Some years ago, I raised questions about the place of the Holocaust, and Auschwitz in particular, in debate regarding the problem of evil. It was my contention then–one which I continue to stand by–that the Holocaust did not represent any special evil, any new sort of paradigm shattering expression of the depravity of human behavior. In fact, the truly shocking nature of the Holocaust was precisely in that it was consistent with the overarching history of humanity’s gross inhumanity.
In reading Vernard Eller’s Christian Anarchy in conjunction with the Anarchy in May series, I came across similar arguments he was making with regard to the bombings of Hiroshima and Nagasaki. Though I thought it best to delay sharing them so as not to overwhelm readers, the arguments bare reiterating and Eller argues them well:
With zealotism, things get worse rather than better. It turns out that the black heart of the black West is the United States of America. “More than any other event in history the worldwide human experience of those August days in 1945 (Hiroshima and Nagasaki) was a recapitulation of the primeval Fall.”
…Why would it not be nearer to speaking the truth in love to say some things such as these: “In World War II, every combatant that possessed atomic capability used it. That some did not possess it is of no moral credit to them. T he evidence is that all would have liked to have it and would have used it if they had had it—as would the Romans (or the Zealots) if it could have been theirs in the first century. So where is this quantum jump in moral evil?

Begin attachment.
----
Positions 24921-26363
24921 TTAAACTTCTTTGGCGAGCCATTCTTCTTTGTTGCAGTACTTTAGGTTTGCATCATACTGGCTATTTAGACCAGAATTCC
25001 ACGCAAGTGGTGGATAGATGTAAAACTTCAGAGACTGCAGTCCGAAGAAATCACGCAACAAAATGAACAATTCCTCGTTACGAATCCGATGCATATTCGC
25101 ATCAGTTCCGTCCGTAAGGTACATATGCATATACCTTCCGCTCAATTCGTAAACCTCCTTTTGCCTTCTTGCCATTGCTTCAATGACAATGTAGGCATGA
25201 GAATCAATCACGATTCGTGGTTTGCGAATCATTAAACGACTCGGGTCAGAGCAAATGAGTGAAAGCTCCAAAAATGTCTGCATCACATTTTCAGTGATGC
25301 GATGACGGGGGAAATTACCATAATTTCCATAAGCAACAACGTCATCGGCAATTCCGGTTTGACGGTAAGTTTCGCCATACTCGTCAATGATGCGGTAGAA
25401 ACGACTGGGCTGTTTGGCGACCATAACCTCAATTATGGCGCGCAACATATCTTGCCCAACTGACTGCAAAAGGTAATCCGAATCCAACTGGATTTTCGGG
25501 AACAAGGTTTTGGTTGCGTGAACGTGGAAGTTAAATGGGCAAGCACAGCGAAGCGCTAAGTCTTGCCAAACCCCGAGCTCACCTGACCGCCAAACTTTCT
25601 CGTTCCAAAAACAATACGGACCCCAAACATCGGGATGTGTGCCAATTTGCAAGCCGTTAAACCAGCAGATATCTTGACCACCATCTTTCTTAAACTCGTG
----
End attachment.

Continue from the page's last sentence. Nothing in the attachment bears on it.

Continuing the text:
“Whereas Hiroshima was destroyed with a single bomb, other cities in other nations and other wars have suffered similar devastation from conventional (if not primitive) weapons—it just took a bit longer to do it. So where is the quantum jump in moral evil?
“Although we are not obligated to agree, we are obligated seriously to consider and thoughtfully to respond to President Truman’s rationale for using the bomb. His explanation cannot simply be waved aside as disingenuous.”
…”That the Hiroshima bomb was not ‘history’s most evil event’ as the zealots make it out to be is shown clearly by its context. The bomb was not used as a first strike but as one blow in a raging war in which every combatant already was throwing everything he had. And the U.S. had not started but had entered only under the provocation of what was indeed a dastardly first strike. The U.S. purpose in using the bomb clearly was to achieve a surrender and a cessation of hostilities, and was in no way a genocide of the Japanese people…”
Now I am opposed to war—all war, including the U.S. involvement in World War II. But in my anti-war manual of the Bible I find not one little bit of this business of playing fast and loose with the facts in order to single out one nation’s “war demon” as the special recipient of true Christianity’s righteous rage. If find it suggesting, rather, that from Cain on, all war has been very much the same, a manifestation of the same spirit of sin no matter who’s doing it how—even if it should be the “peace people’s” war against the U.S. Government.
The same, of course, should be said for the Holocaust, and Eller’s argument should give Christian’s pause as they attempt to single out Nazi Germany’s “war demon” as somehow more atrocious than their own. After all, the same war which saw the internment of Jews in Germany saw the internment of the Japanese in America. The same war that saw Hitler exterminate six million Jews over the course of twelve years saw the Americans exterminate seventy thousand Japanese civilians in a single day. You do the math: which nation was the more efficient executioner of non-combatants?